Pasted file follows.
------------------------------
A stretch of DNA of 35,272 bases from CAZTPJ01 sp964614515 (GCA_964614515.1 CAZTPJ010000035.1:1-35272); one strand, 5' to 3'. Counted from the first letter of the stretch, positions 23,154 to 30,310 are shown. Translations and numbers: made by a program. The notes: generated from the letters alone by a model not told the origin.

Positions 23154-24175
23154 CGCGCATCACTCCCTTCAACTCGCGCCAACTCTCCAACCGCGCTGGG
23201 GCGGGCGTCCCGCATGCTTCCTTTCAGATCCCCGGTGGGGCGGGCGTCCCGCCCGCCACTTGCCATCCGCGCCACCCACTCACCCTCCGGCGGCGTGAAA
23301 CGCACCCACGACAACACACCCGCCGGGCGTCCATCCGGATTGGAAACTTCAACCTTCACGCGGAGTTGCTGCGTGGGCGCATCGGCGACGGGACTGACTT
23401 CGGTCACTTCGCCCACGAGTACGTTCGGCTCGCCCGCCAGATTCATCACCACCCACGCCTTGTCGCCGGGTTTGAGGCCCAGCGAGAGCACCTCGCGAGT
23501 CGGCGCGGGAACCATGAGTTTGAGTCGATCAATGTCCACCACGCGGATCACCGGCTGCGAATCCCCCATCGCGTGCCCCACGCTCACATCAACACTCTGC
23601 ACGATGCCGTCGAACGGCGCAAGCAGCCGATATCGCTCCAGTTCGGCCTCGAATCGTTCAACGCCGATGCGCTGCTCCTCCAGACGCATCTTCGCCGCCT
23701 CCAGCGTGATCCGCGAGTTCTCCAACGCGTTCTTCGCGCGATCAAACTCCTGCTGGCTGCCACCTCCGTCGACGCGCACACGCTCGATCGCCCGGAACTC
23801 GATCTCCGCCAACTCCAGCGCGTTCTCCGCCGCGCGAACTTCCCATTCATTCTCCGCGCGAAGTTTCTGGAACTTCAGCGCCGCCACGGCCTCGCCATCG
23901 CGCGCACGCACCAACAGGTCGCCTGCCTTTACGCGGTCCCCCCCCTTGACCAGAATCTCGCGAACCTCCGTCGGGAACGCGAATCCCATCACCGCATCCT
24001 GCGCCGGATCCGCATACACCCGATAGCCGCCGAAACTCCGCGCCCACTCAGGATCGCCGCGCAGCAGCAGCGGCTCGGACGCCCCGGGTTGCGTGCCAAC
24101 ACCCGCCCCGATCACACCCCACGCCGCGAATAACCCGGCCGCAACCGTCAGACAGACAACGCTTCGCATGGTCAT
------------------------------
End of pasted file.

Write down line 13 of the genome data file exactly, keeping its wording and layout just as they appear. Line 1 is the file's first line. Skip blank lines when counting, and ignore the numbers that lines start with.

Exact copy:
24101 ACCCGCCCCGATCACACCCCACGCCGCGAATAACCCGGCCGCAACCGTCAGACAGACAACGCTTCGCATGGTCAT